Terry H. Schwadron

Nov. 13, 2019

Wait a minute! The week’s events have me trying to clear the fog — again — just as we dive into these public hearings with built-in hijinks meant to fog it up again.

John Bolton, the militaristic former national security advisor to I-don’t-want-U.S. troops-abroad Donald Trump, is prepared to tell Congress a different story than the president out pressuring the Ukraine for political dirt, but he suddenly wants court permission, anyone’s permission actually, to do what he thinks is the right thing to do, to answer a legal subpoena if Democrats actually issue it?

Bolton insists that he only will testify in public, apparently seeking to avoid letting either side know what his testimony would say or hot exactly it would fit? Instead, we get public teases that there were lots more meetings with Trump about Ukraine and other topics that he believes the Democrats who are pushing impeachment might want to know about?

Or this: Bolton, defender of the deepest state system that Trump could imagine, wants to withhold his testimony, but he can go ahead and sign a book contract a reported $2 million advance for his most controversial disclosures for personal gain?

And now we learn that Bolton’s folks are angry with acting Chief of Staff Mike Mulvaney for trying to join the same lawsuit, only to see him a back off as a result? That’s a rich move, Bolton’s folks say, because Mulvaney is in the Ukraine mess up to his neck — or at least Bolton might say something like that publicly, under subpoena, even before a book deal, if only asked properly after a court says it’s okay.

It’s a parade of righteousness on parade, of patriotism and the desire to put the country ahead of private gain — — Not.

Hey, would someone remind all these yahoos that they work for us, that the Constitution gives Congress the right to oversight and that we’re demanding some oversight here?


Just yesterday came word that Trump has been considering firing the independent inspector general who passed along the whistleblower report to Congress, because he finds the inspector general, Michael Atkinson, “disloyal” in carrying out his job.

And there were sourced reports of a fight in the White House between acting chief of staff Mike Mulvaney and the chief White House lawyer Pat Cipollini about how to defend the president even as Trump himself was tweeting out that, yes, he meant to go after the Bidens, and doesn’t care who knows it. And that his phone calls were perfectly fine.

As all this was playing out, former U.N. Ambassador Nikki Haley’s book did come out, and it shouts that former Chief of Staff John Kelley Jr. and former Secretary of State Rex Tillerson were trying to get her to join in an unholy trinity to keep Trump from running the country’s foreign policy into the ground.

Okay, strange enough. But then she is claiming the moral high ground for backing Trump in seeking to undercut NATO, drop defenses against Russian aggressiveness and backing for the world’s most ardent dictators? And now, Republican sources are hinting heavily that she would be a better vice-presidential partner than Mike Pence?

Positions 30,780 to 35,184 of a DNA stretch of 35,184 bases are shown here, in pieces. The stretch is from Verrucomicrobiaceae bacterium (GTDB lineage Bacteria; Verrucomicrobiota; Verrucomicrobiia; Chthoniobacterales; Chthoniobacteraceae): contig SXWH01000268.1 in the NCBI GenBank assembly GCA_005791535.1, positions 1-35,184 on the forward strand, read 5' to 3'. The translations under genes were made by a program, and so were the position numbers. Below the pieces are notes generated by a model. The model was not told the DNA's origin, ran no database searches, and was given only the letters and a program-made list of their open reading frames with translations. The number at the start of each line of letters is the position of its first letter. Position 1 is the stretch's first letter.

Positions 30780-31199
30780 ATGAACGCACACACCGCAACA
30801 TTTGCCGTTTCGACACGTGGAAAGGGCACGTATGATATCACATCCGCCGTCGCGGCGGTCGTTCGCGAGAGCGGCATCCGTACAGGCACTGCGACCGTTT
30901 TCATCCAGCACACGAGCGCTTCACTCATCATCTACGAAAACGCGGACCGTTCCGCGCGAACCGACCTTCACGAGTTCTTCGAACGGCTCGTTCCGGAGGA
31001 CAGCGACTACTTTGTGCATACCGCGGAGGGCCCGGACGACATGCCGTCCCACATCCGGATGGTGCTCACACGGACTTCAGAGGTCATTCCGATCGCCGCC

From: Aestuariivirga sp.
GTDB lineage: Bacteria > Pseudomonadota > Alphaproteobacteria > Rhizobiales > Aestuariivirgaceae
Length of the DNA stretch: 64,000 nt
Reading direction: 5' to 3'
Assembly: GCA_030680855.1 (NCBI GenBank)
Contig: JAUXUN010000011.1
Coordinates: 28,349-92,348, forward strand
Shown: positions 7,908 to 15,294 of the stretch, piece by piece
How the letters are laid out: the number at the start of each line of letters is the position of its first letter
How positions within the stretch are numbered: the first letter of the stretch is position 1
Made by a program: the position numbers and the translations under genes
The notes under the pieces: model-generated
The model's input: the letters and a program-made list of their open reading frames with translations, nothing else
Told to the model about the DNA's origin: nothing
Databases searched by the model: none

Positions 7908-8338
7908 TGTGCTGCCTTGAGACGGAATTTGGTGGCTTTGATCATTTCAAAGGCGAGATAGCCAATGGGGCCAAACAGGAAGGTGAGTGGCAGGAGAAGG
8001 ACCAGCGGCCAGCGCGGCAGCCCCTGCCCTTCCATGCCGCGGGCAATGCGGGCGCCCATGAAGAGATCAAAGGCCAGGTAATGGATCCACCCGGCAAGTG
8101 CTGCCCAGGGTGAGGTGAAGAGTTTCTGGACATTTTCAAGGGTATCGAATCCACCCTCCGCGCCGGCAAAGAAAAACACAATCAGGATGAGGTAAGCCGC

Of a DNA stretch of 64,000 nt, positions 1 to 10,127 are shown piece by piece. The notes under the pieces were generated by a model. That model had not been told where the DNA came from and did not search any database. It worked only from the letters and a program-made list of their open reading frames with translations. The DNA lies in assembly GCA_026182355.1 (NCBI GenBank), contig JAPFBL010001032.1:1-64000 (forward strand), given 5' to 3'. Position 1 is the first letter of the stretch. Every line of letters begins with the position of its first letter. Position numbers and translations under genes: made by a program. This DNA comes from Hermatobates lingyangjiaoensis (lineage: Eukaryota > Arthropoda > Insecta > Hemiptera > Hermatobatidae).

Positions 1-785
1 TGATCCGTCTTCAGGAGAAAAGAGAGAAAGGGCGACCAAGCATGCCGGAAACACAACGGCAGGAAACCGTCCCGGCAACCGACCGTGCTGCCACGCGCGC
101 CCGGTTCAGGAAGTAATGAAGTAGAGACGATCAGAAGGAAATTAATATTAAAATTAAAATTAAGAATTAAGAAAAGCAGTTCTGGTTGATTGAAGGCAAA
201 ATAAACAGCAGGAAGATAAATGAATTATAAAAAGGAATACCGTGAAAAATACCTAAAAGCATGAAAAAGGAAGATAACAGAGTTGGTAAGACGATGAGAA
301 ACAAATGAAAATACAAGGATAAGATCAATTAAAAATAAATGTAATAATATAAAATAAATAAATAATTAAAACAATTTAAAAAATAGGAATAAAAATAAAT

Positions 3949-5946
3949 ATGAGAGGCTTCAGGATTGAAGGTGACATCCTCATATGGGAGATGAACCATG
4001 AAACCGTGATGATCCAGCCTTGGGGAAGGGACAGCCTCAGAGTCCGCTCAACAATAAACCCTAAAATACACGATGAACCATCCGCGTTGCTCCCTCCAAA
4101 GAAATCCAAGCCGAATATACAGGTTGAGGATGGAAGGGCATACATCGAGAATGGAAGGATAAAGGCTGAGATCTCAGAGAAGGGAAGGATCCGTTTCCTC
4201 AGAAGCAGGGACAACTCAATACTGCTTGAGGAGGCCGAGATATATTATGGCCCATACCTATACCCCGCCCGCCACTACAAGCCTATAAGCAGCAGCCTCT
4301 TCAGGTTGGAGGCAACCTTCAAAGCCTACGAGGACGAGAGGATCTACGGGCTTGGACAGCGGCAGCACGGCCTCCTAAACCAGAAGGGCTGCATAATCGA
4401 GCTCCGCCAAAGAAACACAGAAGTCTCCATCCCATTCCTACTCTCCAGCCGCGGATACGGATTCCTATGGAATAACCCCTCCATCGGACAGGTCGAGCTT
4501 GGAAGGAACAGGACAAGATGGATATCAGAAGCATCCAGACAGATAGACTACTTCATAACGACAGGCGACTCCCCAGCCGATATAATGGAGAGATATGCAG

We have Trump, days after having been told by a court that he was guilty of fraud and cheating through his charitable foundation, speaking publicly to veterans, the very people he stiffed through the charity. This is to say nothing of the Muslim vets, the whistleblower vet, the many veterans that Trump has singled out for insult and injury.

We have Trump virtually unable to walk outside the White House unless he is going before a predictably comfortable crowd at an Alabama-Louisiana football game.

What happened to Common Sense? What happened to logic and persuasion, public ownership of political positions, moral backbone to do the Right Thing?


I’m doing my best in the name of fairness to listen to the Lindsey Grahams, Rand Pauls and other Republicans in Congress who express opinions. But it is long has passed the bar of political weirdness to turn the events of the campaign to pressure the new, untested Ukrainian president into promising investigations on Trump’s real and imagined political enemies in trade for lethal military aid to fight actual invading Russians.

But these guys are making it more than difficult to do so. The public flailing in response to each reported public testimony, the abject lying to protect the president, the denial of reality is scarier than the pre-determined outcome of any impeachment trial.

What we ought to start focusing on pretty quickly is what we’re going to do once Trump and his unconstitutional doings are patted on the head by Senate Republicans and allowed to go ahead as if nothing has happened here.

We already have the highest levels of the White House basically questioning and resisting what the president of the United States is telling them to do. We have Trump and cronies working to undercut and attack anyone who criticizes him. We have a president who insists literally that he should be absolved not only from criminal proceedings, but any review whatsoever.

When people like the hugely intelligent analyst Bill Moyers is going around talking about the death of democracy, we ought to be paying attention. He is looking for language to describe the ruination of the institutions of democracy.

He might start with looking anew at MAGA, Making America Greatly Angry.



Journalist, musician, community volunteer